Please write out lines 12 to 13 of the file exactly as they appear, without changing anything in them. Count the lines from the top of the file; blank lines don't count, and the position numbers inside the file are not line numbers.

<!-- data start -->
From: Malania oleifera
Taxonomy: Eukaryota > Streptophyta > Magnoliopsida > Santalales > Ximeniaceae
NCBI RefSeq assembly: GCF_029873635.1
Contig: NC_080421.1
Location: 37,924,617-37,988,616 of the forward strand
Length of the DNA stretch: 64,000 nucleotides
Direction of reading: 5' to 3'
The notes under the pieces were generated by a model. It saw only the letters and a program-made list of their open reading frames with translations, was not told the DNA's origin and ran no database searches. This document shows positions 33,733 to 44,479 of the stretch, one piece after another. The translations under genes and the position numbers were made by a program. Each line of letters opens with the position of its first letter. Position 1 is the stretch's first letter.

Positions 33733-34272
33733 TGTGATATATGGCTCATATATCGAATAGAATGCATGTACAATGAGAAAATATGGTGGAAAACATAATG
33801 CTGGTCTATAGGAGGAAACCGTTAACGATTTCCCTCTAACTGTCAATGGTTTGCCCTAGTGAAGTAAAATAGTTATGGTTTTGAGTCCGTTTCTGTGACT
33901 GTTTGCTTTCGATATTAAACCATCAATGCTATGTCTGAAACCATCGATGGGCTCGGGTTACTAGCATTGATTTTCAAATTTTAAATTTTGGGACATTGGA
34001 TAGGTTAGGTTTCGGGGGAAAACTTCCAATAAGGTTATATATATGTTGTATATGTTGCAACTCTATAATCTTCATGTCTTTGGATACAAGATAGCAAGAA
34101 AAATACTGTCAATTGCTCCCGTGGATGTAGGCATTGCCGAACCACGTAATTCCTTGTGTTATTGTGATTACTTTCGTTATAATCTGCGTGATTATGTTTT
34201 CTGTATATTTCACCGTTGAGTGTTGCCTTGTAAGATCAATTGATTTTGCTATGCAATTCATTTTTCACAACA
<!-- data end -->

33901 GTTTGCTTTCGATATTAAACCATCAATGCTATGTCTGAAACCATCGATGGGCTCGGGTTACTAGCATTGATTTTCAAATTTTAAATTTTGGGACATTGGA
34001 TAGGTTAGGTTTCGGGGGAAAACTTCCAATAAGGTTATATATATGTTGTATATGTTGCAACTCTATAATCTTCATGTCTTTGGATACAAGATAGCAAGAA